Oklahoma Department of Transportation commissioners expressed concern in Monday’s commission meeting after confusion over the reasoning behind Secretary of Transportation Tim Gatz's decision to pump the brakes on a long-anticipated project last month.
Their concern stems from comments in the commission meeting where Gatz said he would be consulting with the governor’s office on transportation projects where the governor has no statutory authority or oversight.
The State Highway 9 and 1-35 interchange project is an anticipated piece of ODOT’s 8-year-construction plan to improve road and bridge safety. Engineering design efforts for the project are 60% complete. The project has been approved by local, county, ODOT and tribal stakeholders who planned to advance development initiatives at a kickoff meeting in late March.
But, one month ago, Gatz cancelled the kickoff meeting three days before it was planned to take place. He told commissioners at the following regularly scheduled meeting that he wanted to consider any possible impacts of the McGirt v. Oklahoma Supreme Court decision.
The McGirt decision enhanced some tribal jurisdictions of criminal cases. It is unknown at this point how the McGirt decision will influence civil issues in the state.
Gatz now says the current plan for the interchange is insufficient.
“This is simply a matter of an understanding that we have yet to pick the improvement that was going to fix the entire interchange. We were proceeding with an additional operational improvement that from an engineering standpoint just didn’t seem prudent,” he said.
But, commissioner’s pushed back Monday, saying the current plan is sufficient and citing concerns about Gatz’s change of heart after consulting with the governor, who has no authority over ODOT and tribal partnership projects.
“The problem is you have stationary traffic on I-35 from people who are exiting, trying to get on Highway 9. This absolutely fixes that, and you know it. That is the reason it was signed off on. That is the reason there was a handshake agreement. That’s the reason there was a kick off meeting scheduled and not canceled until three days before,” said Commissioner T.W. Shannon.
Gov. Kevin Stitt’s office released a statement calling the project a pet project for special interests. But, commissioners disagree.
“I think it is irresponsible for any state official to call where there are legitimate, determined safety issues a pet project,” said Commissioner James Grimsley.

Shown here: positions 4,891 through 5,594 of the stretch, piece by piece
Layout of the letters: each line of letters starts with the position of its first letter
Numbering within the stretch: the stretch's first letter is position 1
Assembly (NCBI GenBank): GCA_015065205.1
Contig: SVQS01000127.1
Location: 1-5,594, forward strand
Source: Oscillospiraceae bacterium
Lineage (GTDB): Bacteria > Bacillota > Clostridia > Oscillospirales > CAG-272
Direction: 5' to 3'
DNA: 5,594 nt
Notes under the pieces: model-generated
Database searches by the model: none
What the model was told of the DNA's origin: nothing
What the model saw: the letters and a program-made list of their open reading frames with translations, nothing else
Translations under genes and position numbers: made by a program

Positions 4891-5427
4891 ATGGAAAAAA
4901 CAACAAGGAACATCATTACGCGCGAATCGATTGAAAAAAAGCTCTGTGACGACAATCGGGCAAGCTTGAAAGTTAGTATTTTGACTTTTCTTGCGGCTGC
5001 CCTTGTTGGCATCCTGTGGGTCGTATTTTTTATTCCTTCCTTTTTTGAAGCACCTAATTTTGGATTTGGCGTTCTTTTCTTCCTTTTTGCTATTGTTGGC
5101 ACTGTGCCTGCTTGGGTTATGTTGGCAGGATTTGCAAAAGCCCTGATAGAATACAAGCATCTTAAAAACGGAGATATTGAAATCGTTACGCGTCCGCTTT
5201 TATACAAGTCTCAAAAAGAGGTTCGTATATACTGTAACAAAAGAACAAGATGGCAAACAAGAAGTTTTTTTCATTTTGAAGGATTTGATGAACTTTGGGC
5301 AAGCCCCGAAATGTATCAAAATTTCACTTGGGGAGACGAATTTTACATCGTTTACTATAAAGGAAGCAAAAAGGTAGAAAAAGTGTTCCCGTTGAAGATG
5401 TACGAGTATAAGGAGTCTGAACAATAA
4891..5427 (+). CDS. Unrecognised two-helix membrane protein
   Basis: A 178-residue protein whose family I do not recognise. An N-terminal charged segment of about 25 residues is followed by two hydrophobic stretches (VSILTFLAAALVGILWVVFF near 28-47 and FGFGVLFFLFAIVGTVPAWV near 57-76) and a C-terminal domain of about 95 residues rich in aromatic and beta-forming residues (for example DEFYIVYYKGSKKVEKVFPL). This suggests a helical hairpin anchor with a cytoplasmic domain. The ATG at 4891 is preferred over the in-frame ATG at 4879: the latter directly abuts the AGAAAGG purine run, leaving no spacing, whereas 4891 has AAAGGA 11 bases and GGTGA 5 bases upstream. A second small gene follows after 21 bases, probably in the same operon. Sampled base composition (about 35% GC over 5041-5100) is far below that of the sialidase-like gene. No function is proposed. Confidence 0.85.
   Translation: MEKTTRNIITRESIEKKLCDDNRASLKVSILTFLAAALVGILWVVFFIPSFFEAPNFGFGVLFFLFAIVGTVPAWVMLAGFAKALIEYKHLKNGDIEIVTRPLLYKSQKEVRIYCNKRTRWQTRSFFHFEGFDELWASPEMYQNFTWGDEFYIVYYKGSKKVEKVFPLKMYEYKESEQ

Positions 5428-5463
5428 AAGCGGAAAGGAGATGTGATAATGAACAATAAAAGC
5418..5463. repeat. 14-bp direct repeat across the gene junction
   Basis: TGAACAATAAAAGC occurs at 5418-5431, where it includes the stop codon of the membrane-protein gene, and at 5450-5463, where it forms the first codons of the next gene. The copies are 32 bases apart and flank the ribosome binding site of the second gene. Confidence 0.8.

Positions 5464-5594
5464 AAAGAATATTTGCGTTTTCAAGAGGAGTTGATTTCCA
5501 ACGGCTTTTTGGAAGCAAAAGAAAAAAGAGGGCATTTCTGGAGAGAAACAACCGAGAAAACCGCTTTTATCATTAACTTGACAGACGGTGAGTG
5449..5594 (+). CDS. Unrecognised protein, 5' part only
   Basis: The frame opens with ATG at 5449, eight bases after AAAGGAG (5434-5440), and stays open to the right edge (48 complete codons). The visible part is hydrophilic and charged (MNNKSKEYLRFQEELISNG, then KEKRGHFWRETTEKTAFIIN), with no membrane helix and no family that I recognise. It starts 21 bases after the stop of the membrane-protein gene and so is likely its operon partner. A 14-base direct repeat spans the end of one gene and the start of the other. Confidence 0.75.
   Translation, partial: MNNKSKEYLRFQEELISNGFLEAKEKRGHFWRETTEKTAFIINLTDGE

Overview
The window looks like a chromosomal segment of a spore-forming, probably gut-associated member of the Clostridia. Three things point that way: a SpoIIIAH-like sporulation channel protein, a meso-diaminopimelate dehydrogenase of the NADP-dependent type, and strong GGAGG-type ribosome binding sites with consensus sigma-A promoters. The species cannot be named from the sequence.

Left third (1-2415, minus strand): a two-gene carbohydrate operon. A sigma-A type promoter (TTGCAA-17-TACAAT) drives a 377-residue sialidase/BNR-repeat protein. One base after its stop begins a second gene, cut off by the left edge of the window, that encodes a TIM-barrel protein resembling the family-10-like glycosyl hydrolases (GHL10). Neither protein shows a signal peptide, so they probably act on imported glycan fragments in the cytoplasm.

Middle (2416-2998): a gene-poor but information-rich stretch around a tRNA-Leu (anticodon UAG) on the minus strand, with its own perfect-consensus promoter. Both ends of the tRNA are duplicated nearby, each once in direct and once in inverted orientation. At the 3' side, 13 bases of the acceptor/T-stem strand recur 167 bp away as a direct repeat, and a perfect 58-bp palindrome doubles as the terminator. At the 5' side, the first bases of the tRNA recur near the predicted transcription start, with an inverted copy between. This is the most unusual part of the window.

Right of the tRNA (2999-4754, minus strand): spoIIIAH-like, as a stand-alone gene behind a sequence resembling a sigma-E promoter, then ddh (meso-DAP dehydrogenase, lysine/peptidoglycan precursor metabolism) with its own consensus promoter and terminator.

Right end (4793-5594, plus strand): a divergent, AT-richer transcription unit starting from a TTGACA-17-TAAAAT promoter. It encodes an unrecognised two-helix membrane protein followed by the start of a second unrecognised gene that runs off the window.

Commissioner Shannon proposed a resolution to support the 8-year-plan as-is, but the resolution failed.
Shannon also proposed a resolution to request the state attorney general to advise the commission on any potential issues stemming from the McGirt v. Oklahoma decision.
This resolution also failed.
Gatz said he is now working to find other alternatives for the interchange.
Gatz said in the commission meeting that “many successful road and bridge projects have been completed in close coordination with our tribal partners in almost all areas of the state.”
The State Department of Transportation and Turnpike Authority do not require approval from the governor for projects done in partnership with the tribes.
ODOT released a statement Tuesday saying “the department is committed to move forward in an accelerated manner to produce a set of design alternatives for the full I-35 and SH-9 West interchange that takes into consideration the needs of all stakeholders.”
The statement said that once a new alternative is developed for the full interchange, ODOT will consider how the Chickasaw Nation’s proposed operation improvements might fit into the plan.
The ODOT executive director can enter into an agreement with a sovereign tribal nation unilaterally. This ‘gentlemen’s agreement’ secured $10 million in support for the project from the Chickasaw Nation in 2019. The project is estimated to cost $17 million total.
The department is drafting a new and more formal protocol to advance some types of tribal agreements to facilitate better communication with tribes and ODOT staff. Gatz said the new protocols will be put in place to manage expectations.
The ODOT statement said the department is preparing a new agreement with the tribe that will address issues related to the McGirt ruling on “all aspects of state government.”
Governor of the Chickasaw Nation, Bill Anoatubby, said in a statement Tuesday that the nation has enjoyed a long and productive relationship with ODOT.
"This positive relationship has benefitted all Oklahomans resulting in many roads and bridge projects. Moving forward, it is important to remain focused and committed to working together as neighbors, friends, and partners to make the much-needed infrastructure improvements necessary for continued economic development and greater public safety. We will stay true to achieving the common goal to create a safer road system for all Oklahomans,” he said.
This story is a part of the Oklahoma Media Center’s Promised Land collaborative effort, which shows how the landmark McGirt v. Oklahoma decision will affect both tribal and non-Indigenous residents in the state.
It is a project of the Local Media Foundation with support from the Inasmuch Foundation, the Walton Family Foundation and the Democracy Fund. The print, digital and broadcast media partners include: Big If True, CNHI Oklahoma, Cherokee Phoenix, Curbside Chronicle, The Frontier, Gaylord News, Griffin Communications, KFOR, KGOU, KOSU, The Lawton Constitution, Moore Monthly, Mvskoke Media, NonDoc, The O’Colly, Oklahoma City Free Press, The Oklahoma Eagle, The Oklahoman, Oklahoma Watch, Osage News, StateImpact Oklahoma, Tulsa World, Telemundo Oklahoma, University of Oklahoma Student Media and Verified News Network.